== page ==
Friday, April 1, 2011

People’s Daily: Two Years, Two Editions, One Front Page?

People’s Daily: Two Years, Two Editions, One Front Page?: "

While most journalists in China spend mid-March scouring their notes and wracking their brains in order to come up with something new and interesting to say about the country’s annual legislative meeting, one Chinese newspaper employee apparently remains exempt from the effort: the front page layout editor at the People’s Daily.

In a message posted to a number of online forums on Monday (and subsequently, it seems, deleted), a Chinese internet user produced side-by-side images of two People’s Daily front pages—one from Monday’s paper, the other from exactly a year before—and challenged readers to spot the differences.

People’s Daily

The front page of the People’s Daily newspaper, March 14, 2011

People’s Daily

The front page of the People’s Daily newspaper, March 14, 2010.

Regular readers of the People’s Daily, the Communist Party’s mouthpiece newspaper, are trained not to expect much variation. Add in the fact that in both front pages were published on the closing day of the plenary session of China’s legislature, the National People’s Congress, and one wouldn’t be shocked to see a high degree of similarity.

In this case, however, the differences are positively miniscule.

The top two headlines on Monday’s paper—one announcing the closing of the Chinese People’s Political Consultative Congress, the advisory body that meets alongside the NPC, and the other noting a meeting of the presidium of the NPC–are essentially identical to the top two headlines from a year earlier, in each case differing only enough to take into account the ordinal numbers: This year was the 4th session of 11th NPC and CPPCC, last year was the 3rd session.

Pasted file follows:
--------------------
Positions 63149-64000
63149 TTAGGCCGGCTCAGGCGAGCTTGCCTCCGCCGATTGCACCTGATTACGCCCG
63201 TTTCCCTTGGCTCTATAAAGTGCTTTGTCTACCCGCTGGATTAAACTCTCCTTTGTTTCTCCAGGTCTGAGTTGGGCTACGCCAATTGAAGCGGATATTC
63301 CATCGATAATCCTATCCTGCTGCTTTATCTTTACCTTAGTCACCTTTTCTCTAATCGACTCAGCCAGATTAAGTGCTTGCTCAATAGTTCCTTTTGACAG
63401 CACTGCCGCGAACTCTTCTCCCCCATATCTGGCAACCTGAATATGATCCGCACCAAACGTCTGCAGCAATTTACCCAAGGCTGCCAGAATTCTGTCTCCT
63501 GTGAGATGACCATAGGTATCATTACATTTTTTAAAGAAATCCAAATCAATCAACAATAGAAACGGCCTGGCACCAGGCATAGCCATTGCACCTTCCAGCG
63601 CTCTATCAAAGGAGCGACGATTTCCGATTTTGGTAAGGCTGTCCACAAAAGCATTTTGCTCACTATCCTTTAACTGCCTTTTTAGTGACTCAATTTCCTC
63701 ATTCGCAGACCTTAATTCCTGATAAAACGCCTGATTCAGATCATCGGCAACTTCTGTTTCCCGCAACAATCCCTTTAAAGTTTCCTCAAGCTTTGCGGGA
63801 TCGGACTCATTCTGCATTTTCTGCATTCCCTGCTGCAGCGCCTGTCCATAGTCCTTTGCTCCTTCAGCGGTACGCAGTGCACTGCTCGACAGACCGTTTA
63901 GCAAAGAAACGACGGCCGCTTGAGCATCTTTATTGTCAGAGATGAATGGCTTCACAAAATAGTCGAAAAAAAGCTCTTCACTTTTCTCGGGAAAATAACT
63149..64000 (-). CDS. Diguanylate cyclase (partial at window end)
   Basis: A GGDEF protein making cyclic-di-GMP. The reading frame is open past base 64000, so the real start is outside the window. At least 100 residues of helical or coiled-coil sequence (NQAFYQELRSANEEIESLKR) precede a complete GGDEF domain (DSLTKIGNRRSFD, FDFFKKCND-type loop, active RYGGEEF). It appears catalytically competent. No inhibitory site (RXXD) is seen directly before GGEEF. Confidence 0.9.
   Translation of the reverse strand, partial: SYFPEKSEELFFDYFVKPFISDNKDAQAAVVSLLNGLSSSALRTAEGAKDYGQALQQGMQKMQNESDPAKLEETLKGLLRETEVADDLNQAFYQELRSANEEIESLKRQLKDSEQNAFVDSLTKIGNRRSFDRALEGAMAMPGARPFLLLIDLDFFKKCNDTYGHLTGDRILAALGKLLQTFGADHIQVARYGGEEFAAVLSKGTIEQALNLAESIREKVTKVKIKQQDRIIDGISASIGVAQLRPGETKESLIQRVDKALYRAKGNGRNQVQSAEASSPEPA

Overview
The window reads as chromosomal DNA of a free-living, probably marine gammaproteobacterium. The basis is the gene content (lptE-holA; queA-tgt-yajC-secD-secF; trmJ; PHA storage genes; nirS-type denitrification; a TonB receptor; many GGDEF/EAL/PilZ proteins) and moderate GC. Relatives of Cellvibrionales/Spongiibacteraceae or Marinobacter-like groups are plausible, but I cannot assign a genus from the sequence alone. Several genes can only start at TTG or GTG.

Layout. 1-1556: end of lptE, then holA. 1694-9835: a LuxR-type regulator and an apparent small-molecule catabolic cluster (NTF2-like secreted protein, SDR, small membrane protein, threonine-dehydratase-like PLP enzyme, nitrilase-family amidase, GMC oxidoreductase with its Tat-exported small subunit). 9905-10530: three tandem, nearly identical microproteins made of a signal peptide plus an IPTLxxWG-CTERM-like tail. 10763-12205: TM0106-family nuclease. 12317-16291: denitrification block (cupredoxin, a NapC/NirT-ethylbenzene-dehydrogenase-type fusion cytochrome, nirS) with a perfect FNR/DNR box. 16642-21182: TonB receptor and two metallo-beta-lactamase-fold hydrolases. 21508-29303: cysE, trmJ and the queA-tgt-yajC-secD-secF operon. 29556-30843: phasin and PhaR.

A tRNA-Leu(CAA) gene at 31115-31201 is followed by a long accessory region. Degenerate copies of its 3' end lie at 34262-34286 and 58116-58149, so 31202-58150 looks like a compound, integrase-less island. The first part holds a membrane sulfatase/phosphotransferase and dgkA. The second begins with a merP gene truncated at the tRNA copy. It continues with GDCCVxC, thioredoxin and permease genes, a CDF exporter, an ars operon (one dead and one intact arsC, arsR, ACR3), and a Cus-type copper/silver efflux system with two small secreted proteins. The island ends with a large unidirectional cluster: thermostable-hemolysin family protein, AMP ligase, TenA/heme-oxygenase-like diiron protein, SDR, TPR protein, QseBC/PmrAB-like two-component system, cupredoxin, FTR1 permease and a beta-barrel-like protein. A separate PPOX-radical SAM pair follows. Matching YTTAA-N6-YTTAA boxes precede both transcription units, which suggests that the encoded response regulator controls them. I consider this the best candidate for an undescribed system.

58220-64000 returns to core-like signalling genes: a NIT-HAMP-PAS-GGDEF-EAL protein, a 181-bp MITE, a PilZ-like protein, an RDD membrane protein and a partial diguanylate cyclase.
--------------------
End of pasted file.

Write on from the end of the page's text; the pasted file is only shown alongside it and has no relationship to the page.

Even the subheads are identical, listing top attendees and hosts for each meeting in the exact same order in both editions.

Most remarkable of all are the front-page images: In both cases, a large photo of eight of Beijing’s top nine leaders sitting hands folded (and in the same order) on the main stage in the Great Hall of the People appears to the left of a smaller photo of CPPCC chairman Jia Qinglin standing before a bank of microphones holding what appears to be a copy of his closing speech in his right hand. Close examination reveals minor differences—a slightly different expression on Mr. Jia’s face, a slightly different bright-red necktie, a barely detectable upward tilt of the head from Chinese Premier Wen Jiabao.

While on the surface this would seem to qualify as possibly the laziest cut-and-paste job in the history of journalism, a more likely explanation lies in the way pressure is applied within China’s government—and inside the central propaganda apparatus in particular.

As more than a few former state employees in China have noted, most government-run organizations mirror Beijing in putting a premium on stability. There are few points given for creativity, while mistakes can be punished harshly. The best way to ensure career progress, therefore, is to make as few decisions as possible—a rule that goes double any time the country’s top leaders are involved.

If a front page worked once, in other words, it will work again.

– Josh Chin. Follow him on Twitter @joshchin


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